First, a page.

There are 3 basic types of brake controllers. Going up in technical sophistication (and price), these are:
1. Ramped time base - these controllers can only sense that the tow vehicle brakes have been applied via a signal from the tow vehicle brake lights. When they receive this signal, the ramped time base controller (as its name implies) ramps up the voltage to the trailer brakes over a time period. The ultimate voltage applied and the speed with which it is applied depend on the user settings that are entered into the controller. The problem with these controllers (as you are experiencing) is they do not take into account vehicle speed, road conditions (high traction surface or slick with rain), the amount of stopping power needed (are you making a gradual approach to a stop light or is this an OMIGOSH situation where someone has just pulled out in front of you?) The result is that, if you have the controller set up for typical low speed in-town conditions, you won't have enough braking power on the highway. Conversely, if you have the controller set up for highway conditions, it will be grabby and tend to lock the trailer brakes in town.
2. Inertial - these controllers use an accelerometer (the old ones actually used a pendulum and rheostat!) to sense the amount of deceleration the tow vehicle is undergoing and, if they sense that the tow vehicle brakes are being applied (again, by the tow vehicle's brake light wire), they send an output signal to the trailer brakes that's based on the rate of deceleration they sense. These are a step up from the ramped time base controllers, but they can have their problems as well. For instance, we had a Tekonsha Voyager set up for optimum stopping under dry road conditions when we encountered a sudden Texas Gulf Coast downpour. This resulted in extremely slick road conditions as the oil on the road floated on top of the water as it typically does when the rain first begins. Naturally, Murphy's law being what it is, that's the exact time we encountered one of those OMIGOSH moments when a driver ran a stop sign at an intersection and we were forced to make a heavy brake application. The truck brakes were trying to lock up (thank goodness for anti-lock brakes), yet the truck was not generating enough deceleration due to the slick conditions to energize the trailer brakes - in other words, the trailer was pushing the truck into a jack-knife attitude and trying to shove the truck into a deep ditch. We managed to save it only by getting off the brakes, countersteering and accelerating hard out of the situation.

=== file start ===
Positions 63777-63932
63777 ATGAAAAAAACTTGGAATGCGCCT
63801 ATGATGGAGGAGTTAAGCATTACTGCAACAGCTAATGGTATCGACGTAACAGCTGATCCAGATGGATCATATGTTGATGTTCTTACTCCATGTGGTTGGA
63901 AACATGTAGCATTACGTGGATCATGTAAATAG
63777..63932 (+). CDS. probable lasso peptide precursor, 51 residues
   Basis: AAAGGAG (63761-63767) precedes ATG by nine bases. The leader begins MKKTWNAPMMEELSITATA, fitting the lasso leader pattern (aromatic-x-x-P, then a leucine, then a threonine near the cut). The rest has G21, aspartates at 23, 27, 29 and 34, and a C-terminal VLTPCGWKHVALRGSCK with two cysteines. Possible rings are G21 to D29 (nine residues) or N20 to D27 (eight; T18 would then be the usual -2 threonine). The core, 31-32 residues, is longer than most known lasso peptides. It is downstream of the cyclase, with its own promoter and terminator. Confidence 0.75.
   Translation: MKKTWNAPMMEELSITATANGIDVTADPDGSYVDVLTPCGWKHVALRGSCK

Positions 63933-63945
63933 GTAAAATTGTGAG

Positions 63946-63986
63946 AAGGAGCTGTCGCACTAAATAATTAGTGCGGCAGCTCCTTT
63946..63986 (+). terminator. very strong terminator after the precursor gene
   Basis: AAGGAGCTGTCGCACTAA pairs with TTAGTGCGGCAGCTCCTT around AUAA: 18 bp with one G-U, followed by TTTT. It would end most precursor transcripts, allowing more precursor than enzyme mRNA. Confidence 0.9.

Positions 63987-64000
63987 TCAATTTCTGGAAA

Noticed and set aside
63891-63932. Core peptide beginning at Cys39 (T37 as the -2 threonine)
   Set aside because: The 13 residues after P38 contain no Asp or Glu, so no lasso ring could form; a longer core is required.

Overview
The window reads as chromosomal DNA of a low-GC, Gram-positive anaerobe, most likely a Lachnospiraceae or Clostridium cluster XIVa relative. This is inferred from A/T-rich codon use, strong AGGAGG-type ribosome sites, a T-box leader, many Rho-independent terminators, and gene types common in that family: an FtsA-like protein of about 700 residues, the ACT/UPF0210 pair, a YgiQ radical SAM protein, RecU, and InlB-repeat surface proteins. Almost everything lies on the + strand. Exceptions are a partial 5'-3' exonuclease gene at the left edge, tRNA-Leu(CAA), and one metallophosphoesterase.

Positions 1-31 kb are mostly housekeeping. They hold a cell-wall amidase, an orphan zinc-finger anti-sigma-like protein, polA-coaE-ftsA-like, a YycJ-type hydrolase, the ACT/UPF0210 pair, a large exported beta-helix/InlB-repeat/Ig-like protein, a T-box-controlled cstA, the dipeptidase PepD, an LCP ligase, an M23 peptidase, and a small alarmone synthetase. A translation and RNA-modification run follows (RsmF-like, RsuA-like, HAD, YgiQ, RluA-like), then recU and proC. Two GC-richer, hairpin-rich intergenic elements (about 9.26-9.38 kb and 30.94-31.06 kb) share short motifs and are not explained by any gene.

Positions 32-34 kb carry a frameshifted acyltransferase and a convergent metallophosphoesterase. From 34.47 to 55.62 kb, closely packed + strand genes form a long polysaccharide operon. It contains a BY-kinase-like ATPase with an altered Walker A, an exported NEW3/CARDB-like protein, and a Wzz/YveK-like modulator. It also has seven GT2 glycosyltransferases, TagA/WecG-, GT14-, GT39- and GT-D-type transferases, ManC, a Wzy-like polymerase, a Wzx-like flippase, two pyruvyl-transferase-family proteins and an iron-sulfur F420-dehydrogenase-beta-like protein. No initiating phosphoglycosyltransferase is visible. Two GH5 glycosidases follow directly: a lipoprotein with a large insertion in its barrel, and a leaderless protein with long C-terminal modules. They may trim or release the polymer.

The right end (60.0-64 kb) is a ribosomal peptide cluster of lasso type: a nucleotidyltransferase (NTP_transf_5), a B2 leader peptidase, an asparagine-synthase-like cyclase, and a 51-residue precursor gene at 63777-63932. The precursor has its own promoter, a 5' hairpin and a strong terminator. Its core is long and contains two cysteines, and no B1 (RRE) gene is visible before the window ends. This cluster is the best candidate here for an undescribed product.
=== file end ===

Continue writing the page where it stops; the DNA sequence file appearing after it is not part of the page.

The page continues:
3. Brake-sensing proportional controllers - these controllers actually sense what the driver is doing with the tow vehicle brakes and directly translate that into a proportional output to the trailer brakes. This sensing can be via direct mechanical linkage to the tow vehicle's brake pedal (e.g., Jordan Optima 2020, no longer in production) or by a hydraulic pressure sensor in the tow vehicle's braking system (e.g., MaxBrake). This is the optimum approach as the controller output to the trailer brakes directly mimics what the driver's right foot is doing on the brake pedal. The tow vehicle and trailer feel like they stop as a single unit. Once set up for a particular trailer's brake sensitivity and weight, you probably will never have to touch this controller's settings again.
With brake controllers, as with many other things in life, ya pays yore money and ya takes yore choice. To me, however, spending $400 or so on a top-of-the-line brake controller to protect an $80,000 to $100,000+ tow vehicle and RV combination (not to mention your family's safety) is a no-brainer. Unfortunately, many RV dealers will only install the cheapest brake controller they can to make the sale and get the unwary consumer off the lot.
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